BY James Kirchick

October 08 2009 10:00 AM ET

Is George Michael right? Is anonymous sex in public parks and restrooms an integral part of gay culture? Is it what “gay men do”? Cruising for sex in public areas is a considerable and formative part of the gay male historical experience, but only in the sense that a substantial number of gay men of a certain era partook; it was certainly more pervasive in the 1950s than it is today. I can only make this assertion based on anecdotal evidence, but it’s reasonable to assume that successive generations of gay men have felt less of a need for public cruising, due both to the increasing acceptance of homosexuality in this country as well as the proliferation of legal methods to meet other men for sex and companionship. (None of this should be read as an endorsement of entrapment, in which police officers arrest men merely for showing interest in a sexual encounter, regardless of their intent to carry it on elsewhere. Throughout history, law enforcement has used the existence of public sex as a pretext for the widespread arrest of gay people or merely those perceived as gay.)

Some might argue that the availability of gay bars, nightclubs, and social organizations for seeking out sex is a luxury available to men only in metropolitan areas and that the highway rest stop or state park is the only option for the isolated and misbegotten homosexual in rural America. But as long as one has an Internet connection, it’s only a mouse click to enormously popular websites like Adam4Adam, Manhunt, and Gay.com. Crutchley tells me that his website is highly trafficked in sparsely populated areas of the country: “Thank God for rural America,” he says, touting both the monetary and kinship value of the site. “We help build a community where they have a hard time finding each other.” When he started Manhunt eight years ago, Crutchley and his colleagues had “bad assumptions” about how popular the site would be in places not exactly known for their vibrant gay scene. Yet he has been pleasantly surprised. “They love us. Maine, New Hampshire, they love us,” he says.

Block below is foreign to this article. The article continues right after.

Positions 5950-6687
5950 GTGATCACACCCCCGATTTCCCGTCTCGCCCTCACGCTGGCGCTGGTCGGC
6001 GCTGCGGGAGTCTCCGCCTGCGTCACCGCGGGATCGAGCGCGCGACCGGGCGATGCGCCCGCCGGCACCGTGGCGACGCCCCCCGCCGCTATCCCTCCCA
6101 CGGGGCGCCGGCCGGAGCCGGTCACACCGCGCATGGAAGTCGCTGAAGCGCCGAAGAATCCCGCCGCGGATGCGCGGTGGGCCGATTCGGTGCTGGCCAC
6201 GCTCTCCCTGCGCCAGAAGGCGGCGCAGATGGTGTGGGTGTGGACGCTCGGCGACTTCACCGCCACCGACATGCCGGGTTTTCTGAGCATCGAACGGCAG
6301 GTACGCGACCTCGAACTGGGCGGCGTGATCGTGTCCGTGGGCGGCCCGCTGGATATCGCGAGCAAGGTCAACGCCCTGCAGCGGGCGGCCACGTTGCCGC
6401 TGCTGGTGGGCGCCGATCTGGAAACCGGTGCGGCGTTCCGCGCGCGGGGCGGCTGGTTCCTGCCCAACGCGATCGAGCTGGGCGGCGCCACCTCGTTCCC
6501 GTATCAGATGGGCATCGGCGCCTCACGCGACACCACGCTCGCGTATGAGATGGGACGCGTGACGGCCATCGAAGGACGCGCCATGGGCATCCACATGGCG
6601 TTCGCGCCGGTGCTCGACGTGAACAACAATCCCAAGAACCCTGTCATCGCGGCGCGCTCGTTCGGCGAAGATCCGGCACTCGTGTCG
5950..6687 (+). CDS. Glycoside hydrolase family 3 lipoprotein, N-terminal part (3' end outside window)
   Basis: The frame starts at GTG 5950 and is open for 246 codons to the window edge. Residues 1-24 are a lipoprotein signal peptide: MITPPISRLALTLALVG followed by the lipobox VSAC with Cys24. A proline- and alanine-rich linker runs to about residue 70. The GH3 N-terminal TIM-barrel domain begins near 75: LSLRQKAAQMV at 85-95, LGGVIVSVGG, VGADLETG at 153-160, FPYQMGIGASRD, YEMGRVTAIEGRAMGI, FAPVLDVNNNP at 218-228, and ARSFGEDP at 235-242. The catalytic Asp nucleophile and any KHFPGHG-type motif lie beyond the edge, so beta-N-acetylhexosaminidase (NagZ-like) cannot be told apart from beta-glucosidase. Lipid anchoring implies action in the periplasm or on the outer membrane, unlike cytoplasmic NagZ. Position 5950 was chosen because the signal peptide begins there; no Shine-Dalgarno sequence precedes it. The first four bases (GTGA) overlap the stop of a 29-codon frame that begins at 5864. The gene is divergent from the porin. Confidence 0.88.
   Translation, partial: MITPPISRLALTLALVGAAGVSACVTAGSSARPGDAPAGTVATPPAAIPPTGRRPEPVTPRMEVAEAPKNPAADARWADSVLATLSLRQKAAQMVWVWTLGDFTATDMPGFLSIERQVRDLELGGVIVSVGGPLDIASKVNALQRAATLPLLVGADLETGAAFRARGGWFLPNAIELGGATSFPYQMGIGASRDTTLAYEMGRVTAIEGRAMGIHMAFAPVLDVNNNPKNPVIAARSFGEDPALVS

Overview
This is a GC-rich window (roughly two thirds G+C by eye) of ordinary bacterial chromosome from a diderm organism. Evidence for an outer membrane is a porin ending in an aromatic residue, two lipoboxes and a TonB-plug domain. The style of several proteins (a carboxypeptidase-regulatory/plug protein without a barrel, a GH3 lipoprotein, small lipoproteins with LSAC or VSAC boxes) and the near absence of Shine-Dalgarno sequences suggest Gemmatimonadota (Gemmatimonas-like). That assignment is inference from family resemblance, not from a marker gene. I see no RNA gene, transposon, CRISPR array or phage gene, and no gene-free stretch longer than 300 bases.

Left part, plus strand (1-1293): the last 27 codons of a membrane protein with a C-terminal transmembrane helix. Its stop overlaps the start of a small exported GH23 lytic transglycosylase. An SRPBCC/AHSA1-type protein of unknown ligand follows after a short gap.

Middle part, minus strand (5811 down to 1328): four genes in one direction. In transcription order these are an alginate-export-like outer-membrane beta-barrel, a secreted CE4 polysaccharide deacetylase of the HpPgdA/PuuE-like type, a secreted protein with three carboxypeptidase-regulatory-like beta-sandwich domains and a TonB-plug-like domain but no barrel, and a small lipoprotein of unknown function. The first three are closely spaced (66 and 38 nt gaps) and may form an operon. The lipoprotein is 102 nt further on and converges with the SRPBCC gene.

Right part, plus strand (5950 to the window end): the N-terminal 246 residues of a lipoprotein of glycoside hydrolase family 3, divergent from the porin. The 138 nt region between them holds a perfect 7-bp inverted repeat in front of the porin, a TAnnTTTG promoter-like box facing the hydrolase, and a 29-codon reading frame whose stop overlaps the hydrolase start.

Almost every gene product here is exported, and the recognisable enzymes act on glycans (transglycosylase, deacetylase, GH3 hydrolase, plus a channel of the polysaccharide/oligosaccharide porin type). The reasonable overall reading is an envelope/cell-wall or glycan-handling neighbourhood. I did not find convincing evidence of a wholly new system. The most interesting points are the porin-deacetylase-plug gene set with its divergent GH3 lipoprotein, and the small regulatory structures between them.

While gay organizations don’t celebrate public cruising, they don’t seem to discourage it either. Take, for instance, the case of television commentator Tucker Carlson, who, chatting about the Craig scandal on MSNBC, recounted a childhood incident at a public restroom wherein the man bestriding the urinal next to him made an overt sexual advance. In shock, Carlson ran outside, recruited a friend, and returned to the bathroom where the culprit was still located, presumably waiting for another object of his unwanted affections to walk through the door. Carlson, at this point laughing, told how he and his friend physically subdued the man until police arrived to apprehend him.





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